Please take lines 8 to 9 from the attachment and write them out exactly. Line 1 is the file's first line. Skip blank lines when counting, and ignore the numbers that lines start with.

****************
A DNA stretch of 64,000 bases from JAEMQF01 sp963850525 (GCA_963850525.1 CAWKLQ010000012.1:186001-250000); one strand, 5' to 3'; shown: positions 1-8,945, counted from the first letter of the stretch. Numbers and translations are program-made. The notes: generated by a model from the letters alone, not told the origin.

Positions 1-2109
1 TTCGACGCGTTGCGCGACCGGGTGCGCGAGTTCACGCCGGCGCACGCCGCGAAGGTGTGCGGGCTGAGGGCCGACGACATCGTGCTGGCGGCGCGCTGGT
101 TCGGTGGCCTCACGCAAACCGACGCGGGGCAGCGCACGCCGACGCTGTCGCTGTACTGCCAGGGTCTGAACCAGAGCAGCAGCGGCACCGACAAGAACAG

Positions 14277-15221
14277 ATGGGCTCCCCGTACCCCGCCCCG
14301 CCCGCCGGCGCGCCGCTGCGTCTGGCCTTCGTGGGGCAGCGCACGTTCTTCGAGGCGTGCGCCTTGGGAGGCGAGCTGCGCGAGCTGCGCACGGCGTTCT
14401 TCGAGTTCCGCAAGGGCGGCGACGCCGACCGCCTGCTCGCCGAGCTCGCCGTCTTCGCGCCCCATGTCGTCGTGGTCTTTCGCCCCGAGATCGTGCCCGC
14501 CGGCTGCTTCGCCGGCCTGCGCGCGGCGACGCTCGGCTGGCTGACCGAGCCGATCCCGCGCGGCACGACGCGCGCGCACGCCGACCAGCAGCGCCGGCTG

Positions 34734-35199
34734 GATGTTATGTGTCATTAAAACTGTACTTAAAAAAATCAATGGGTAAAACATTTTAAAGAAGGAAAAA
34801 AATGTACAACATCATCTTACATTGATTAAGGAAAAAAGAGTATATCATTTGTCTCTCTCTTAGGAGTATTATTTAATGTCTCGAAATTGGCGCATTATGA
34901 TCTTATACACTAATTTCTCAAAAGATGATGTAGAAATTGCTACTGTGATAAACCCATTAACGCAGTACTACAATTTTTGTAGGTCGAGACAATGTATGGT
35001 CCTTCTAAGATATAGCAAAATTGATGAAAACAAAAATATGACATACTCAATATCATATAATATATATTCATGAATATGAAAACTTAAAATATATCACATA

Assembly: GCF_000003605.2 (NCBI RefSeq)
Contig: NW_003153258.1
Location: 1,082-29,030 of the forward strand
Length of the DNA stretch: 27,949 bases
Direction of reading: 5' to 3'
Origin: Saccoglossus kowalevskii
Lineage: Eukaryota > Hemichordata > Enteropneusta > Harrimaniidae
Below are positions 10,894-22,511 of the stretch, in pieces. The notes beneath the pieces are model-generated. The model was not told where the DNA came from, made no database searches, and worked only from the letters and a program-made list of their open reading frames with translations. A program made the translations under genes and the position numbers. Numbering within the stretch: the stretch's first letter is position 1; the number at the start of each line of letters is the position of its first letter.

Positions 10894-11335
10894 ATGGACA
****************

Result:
14401 TCGAGTTCCGCAAGGGCGGCGACGCCGACCGCCTGCTCGCCGAGCTCGCCGTCTTCGCGCCCCATGTCGTCGTGGTCTTTCGCCCCGAGATCGTGCCCGC
14501 CGGCTGCTTCGCCGGCCTGCGCGCGGCGACGCTCGGCTGGCTGACCGAGCCGATCCCGCGCGGCACGACGCGCGCGCACGCCGACCAGCAGCGCCGGCTG